For many of us, our earliest and fondest memories of social content from Malaysia are probably the beautifully crafted television commercials by the late Yasmin Ahmad for Malaysiaâs largest oil and gas company PETRONAS. Released during major festive holidays, these ads have gone viral on social media platforms such as Facebook and YouTube.
The execution of the ads was simple, heart-warming, and she never failed to touch the hearts of the audiences.
With values such as friendship, family and filial piety; and universal story themes that centre around family, reunion and nostalgia, it came as no surprise why Yasminâs ads resonated so well with Malaysians, resulting in her huge influence on social media. In fact more than half of the top 10 YouTube ads from Malaysia earlier this year were of similar topics.
As Malaysia crossed its Independence Day on 31 August 2015, letâs look back at some of the key highlights and happenings in the social media sphere that are uniquely Malaysian.
With nearly 19 million users online, Malaysia has a social media penetration of 64%, which is considered one of the highest in this region â second only to Singapore. Marketers view the social media landscape in Malaysia as vibrant, with most of the Malaysian population turning to social media platforms to have their voices heard.
For example, Malaysians have turned to social media giant Facebook to address one of the most controversial topics faced by the country: racism.
In a video campaign, aptly titled âAre Malaysians Racist?â, launched last year by Naga DDB and Malay Mail Online during Malaysia Day, it was shown that Malaysians of different racial backgrounds refused to make stereotypical and racist comments about their fellow countrymen of other races in exchange for money.
Not only did the video garner more than 150,000 likes in less than two days, it also inspired a similar project initiated by a group of college kids.
Recent statistics have shown that Facebook is still the social media network of choice for Malaysians. This is followed closely by Instagram and then Twitter. While brands such as Starbucks Malaysia, Red Bull Malaysia and AirAsia are reaping the benefits of social media for being early adopters in the digital scene, we can expect more brands to lean towards the big social media platforms to better engage with their consumers.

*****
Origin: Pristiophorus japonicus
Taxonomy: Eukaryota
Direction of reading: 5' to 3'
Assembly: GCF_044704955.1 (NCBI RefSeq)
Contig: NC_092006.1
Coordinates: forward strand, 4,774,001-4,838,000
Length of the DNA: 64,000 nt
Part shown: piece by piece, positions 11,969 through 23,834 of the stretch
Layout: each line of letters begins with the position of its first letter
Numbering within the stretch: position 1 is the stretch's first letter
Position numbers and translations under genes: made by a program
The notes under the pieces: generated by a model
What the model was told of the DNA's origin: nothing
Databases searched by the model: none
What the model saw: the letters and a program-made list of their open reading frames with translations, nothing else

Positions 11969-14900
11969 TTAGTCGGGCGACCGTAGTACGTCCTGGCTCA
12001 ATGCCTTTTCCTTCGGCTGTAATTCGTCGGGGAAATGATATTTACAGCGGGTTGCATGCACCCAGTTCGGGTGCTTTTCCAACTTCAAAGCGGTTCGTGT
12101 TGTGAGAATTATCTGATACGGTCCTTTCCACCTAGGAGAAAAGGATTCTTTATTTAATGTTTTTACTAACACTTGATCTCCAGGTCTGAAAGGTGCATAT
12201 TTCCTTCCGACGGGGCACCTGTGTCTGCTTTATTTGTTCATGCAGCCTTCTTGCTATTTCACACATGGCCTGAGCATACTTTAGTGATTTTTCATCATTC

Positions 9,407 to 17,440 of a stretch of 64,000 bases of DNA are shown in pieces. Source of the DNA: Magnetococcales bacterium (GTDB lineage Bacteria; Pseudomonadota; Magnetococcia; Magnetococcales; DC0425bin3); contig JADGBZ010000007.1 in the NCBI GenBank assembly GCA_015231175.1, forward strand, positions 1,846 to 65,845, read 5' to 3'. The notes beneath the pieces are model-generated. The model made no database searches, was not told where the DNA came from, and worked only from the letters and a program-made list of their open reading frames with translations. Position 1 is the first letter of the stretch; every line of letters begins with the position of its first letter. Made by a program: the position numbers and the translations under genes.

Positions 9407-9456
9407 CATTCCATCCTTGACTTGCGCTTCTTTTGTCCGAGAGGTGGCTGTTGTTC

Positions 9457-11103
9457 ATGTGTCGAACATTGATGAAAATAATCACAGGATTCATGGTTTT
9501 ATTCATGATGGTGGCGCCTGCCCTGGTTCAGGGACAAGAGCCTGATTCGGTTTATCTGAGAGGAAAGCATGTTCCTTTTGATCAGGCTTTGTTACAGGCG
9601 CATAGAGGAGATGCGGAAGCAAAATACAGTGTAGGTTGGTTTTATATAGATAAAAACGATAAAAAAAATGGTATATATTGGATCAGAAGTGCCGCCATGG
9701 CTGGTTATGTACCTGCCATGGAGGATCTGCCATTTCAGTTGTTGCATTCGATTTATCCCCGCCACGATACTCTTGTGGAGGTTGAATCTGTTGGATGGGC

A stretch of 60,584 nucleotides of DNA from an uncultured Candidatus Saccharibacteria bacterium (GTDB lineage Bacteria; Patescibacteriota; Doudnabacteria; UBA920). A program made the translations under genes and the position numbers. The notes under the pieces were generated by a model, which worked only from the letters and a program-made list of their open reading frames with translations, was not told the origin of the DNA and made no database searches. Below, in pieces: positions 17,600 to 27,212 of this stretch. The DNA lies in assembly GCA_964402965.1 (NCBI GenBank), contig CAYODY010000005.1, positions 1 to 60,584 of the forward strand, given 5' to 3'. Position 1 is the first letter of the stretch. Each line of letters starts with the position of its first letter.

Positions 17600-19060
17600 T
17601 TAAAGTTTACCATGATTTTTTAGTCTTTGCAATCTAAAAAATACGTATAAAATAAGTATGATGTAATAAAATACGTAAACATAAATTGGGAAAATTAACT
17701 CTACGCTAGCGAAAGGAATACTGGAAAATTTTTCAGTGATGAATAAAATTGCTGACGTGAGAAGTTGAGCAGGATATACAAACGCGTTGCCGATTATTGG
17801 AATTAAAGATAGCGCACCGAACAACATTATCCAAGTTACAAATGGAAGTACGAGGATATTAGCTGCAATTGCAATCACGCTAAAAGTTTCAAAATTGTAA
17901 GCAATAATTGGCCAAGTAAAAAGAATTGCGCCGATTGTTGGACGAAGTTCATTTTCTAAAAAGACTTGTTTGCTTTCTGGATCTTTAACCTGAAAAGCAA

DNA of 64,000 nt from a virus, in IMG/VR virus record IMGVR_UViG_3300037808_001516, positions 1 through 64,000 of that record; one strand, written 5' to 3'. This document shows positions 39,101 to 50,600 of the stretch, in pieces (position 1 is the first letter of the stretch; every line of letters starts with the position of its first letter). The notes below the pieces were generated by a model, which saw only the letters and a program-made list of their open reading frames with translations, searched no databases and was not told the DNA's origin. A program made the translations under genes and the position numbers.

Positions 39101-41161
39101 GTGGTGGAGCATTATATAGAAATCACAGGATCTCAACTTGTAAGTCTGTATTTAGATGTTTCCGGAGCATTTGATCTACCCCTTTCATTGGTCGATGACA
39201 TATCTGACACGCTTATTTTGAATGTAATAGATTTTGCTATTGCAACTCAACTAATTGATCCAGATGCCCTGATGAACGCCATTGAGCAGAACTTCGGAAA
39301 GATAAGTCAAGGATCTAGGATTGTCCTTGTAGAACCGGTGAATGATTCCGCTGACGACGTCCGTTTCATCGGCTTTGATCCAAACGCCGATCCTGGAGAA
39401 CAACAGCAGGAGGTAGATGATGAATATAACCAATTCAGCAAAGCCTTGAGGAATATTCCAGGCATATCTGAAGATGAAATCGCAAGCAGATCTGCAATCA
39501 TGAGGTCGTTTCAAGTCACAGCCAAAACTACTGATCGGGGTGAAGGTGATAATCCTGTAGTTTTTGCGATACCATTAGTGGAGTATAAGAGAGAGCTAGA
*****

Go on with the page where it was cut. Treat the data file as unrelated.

Looking back, 2014 was probably one of the most challenging years for Malaysia, with Malaysia Airlines (MAS) encountering two major air disasters â the disappearance of MH370 and the crash of MH17. However, during this period, the display of support by Malaysians on social media was a true testament to their character. Many turned to Facebook and Twitter with the hashtag #prayforMH370 to offer their thoughts and prayers for the missing passengers and their next of kin.
The airline MAS also turned to Twitter and paid tribute to those who were affected during the MH17 crash with a tweet, âTough times do not last, tough people do #staystrongâ, accompanied by the image of two flight attendants holding hands.
Interestingly, what was meant to be an internal message to staff soon became viral with nearly 3,000 retweets and more than 1,200 likes within the first 12 hours after the tweet went live.
The #staystrong hashtag that went viral served as an impactful and powerful reminder to the locals of what it truly means to uphold the spirit of unity as a Malaysian in times of crisis.
Malaysiaâs e-commerce booms
Apart from advocating social awareness, we are also seeing an increasing number of Malaysians making use of social media in their purchasing decisions.
Findings from a recent survey by Adobe suggested that as many as 70% of Malaysians turn to brandsâ social media platforms to research and find out more about the products before making a purchase.
This was evident as the top Facebook pages tracked in Malaysia were found to be of consumer brands such as McDonaldâs, KFC, Head and Shoulders, Visa, etc.
Malaysia is embracing mobile commerce in a big way, with expectations of the industry to make up almost 60% of the total e-commerce market by this year.
Messaging chat apps such as LINE and WeChat will be a big driver of this trend, as the country has also established itself as one of the highest adopters of such messaging chat apps. LINE, for example, reached 10 million users in Malaysia mid-last year and WeChat tracked a 95% smartphone penetration rate with Malaysian users in May this year.
These messaging apps have also evolved beyond their basic functions of just mobile messaging to become more interactive social media platforms for brands to engage with their customers directly on a more personal level.
For example, LINE Shopping Malaysia, which was launched two years ago, has already partnered with retail brands such as Rakuten, Groupon, Lazada and Zalora. As for WeChat, it has been working with brands in Malaysia such as Chatime and Dominoâs Pizza to extend deals and rewards to their users.
The next wave
While the state of social in Malaysia may still be in its early days, the influence of social media is undeniable among the locals, especially as social media continues to evolve more rapidly and the marketplace becomes even more saturated with the rise of multiple social media platforms.
Furthermore, the smartphone penetration rate is set to increase even further in Malaysia, complemented by a stronger internet infrastructure. As Malaysians are becoming more mobile-centric, access to social media on the move through smart devices will continue to grow.
It is unsurprising to know the mobile space will only continue to evolve further at an accelerated rate, but will also be watched closely by many marketers as it plays an even larger role in consumersâ day-to-day lives.
The writer is Yvonne Tey, marketing director of Hootsuite.
(Photo courtesy: Shutterstock)